New survey reveals differences between seniors and freshman

61 percent of seniors did not participate in extracurricular activities in 2012 (Image by Frank Muraca).

New results from the National Survey of Student Engagement revealed both progress and continuing challenges faced by George Mason University students.

Every three years the NSSE is administered to freshmen and seniors at Mason.

The survey is headed by the Center for Postsecondary Research through Indiana University’s School of Education. The full report covers the results of the 546 participating U.S. colleges and universities.

It evaluates several aspects of campus life including academic rigor, diversity, and the amount of time spent working or relaxing.

“The news, for us, is mostly good, though suggestive of some important ongoing challenges. The over-time data, from three, six and nine years ago, show steady improvement in all categories for our freshmen,” Provost Peter Stearns wrote in a blog post. “For seniors, steady improvements include student-faculty interaction (a real concern for us a few years back), active learning; and supportive environment. Enrichment has been stable for the seniors, level of challenge essentially stable as well, recovering this year from slight dips in the two previous surveys.”

Stearns acknowledged the importance of the survey and how the university responds to the results.

"If we are falling short either by comparison with our previous results or in comparison with other institutions, we have conversations to make things better,” Stearns said in an interview.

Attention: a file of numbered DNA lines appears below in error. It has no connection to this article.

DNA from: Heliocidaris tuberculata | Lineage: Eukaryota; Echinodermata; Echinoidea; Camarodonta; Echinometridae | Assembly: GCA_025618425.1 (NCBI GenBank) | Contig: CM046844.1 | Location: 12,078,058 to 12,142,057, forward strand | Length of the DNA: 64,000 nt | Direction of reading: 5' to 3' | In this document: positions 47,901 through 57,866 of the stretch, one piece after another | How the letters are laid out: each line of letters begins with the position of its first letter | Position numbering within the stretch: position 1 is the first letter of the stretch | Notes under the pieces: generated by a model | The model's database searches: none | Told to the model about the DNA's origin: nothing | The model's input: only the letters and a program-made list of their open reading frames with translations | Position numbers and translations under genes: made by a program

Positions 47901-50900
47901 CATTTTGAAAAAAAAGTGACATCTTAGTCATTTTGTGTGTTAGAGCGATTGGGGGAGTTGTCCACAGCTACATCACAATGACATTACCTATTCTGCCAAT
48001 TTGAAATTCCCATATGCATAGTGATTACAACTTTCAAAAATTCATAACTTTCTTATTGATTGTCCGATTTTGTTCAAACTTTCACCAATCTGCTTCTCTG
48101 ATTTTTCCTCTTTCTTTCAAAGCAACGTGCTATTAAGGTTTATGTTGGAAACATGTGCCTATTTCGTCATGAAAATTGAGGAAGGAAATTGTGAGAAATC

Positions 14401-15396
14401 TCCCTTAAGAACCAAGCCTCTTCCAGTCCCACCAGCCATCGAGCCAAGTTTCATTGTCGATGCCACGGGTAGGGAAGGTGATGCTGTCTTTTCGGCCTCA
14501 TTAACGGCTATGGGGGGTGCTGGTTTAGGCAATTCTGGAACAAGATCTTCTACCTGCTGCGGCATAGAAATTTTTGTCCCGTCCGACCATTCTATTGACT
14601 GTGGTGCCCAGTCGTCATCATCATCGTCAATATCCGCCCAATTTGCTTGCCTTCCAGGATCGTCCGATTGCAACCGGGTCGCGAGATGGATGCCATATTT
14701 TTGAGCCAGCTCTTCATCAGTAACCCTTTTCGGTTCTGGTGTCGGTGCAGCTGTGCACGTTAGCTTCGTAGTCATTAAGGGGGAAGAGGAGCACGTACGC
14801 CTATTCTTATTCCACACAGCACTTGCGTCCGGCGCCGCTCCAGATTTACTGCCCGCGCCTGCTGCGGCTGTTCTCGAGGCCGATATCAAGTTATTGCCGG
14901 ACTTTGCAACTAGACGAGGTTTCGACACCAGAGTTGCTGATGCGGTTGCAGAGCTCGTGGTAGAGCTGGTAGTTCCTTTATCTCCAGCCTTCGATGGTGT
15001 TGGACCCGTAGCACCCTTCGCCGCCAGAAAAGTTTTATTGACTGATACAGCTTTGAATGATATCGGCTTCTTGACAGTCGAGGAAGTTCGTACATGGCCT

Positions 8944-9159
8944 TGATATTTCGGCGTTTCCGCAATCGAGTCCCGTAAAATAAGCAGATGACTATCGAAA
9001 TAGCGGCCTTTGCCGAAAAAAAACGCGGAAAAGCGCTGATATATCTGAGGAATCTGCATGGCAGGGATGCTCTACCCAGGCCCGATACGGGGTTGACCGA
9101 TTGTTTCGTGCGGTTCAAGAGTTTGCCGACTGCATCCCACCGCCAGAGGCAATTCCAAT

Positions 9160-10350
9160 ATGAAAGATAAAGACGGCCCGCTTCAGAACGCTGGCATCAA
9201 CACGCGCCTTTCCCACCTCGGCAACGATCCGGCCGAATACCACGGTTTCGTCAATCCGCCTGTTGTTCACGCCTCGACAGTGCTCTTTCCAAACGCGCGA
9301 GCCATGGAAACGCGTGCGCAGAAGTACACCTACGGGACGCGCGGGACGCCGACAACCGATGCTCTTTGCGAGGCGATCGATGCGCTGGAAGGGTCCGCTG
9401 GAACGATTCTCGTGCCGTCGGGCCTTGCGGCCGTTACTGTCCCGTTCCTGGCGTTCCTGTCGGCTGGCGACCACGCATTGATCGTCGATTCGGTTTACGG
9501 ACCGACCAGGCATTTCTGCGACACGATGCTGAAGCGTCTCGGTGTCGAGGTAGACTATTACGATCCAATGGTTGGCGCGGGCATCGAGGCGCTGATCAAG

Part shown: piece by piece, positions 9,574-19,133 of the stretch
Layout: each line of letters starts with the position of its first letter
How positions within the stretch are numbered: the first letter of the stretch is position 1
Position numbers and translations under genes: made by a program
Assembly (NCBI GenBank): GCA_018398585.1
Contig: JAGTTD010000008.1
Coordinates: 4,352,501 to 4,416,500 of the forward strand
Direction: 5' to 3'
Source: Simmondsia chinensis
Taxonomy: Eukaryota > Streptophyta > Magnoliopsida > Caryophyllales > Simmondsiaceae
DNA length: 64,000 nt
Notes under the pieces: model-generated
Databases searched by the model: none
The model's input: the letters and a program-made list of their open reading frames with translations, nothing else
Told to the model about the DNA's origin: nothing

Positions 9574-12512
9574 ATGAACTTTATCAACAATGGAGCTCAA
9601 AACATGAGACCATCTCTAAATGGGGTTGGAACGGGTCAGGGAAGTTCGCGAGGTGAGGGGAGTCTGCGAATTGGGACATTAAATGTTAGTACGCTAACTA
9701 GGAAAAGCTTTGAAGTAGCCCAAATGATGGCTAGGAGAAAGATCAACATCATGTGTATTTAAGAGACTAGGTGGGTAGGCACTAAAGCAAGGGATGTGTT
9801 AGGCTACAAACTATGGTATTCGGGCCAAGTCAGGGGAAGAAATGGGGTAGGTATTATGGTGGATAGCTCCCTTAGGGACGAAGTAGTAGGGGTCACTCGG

For example, the issue of insufficient student-faculty interaction for seniors was brought directly to the faculty and there was a discussion on how to change it.

The provost explained that there are both improvements found in the 2012 results as well as areas that need work.

"In most categories we did either better than last time or as well as, but we still have some distance to go compared to peer institutions and with seniors,” Stearns said.

One significant finding that shows the discrepancy between freshmen and seniors is the number of hours spent per week on extracurricular activities. Compared to 61 percent of seniors, only 35 percent of freshman did not spend any time on extracurricular activities.

Other categories noted in Stearns blog post, such as work on research, involvement in internships, and volunteering, showed significant statistical differences between freshman and seniors.

 “It’s worth wondering why seniors differ from freshmen in terms of engagement trajectories: possibly some impact of the transfer population?” Stearns wrote in his blog.

Click here for the full data set of results.

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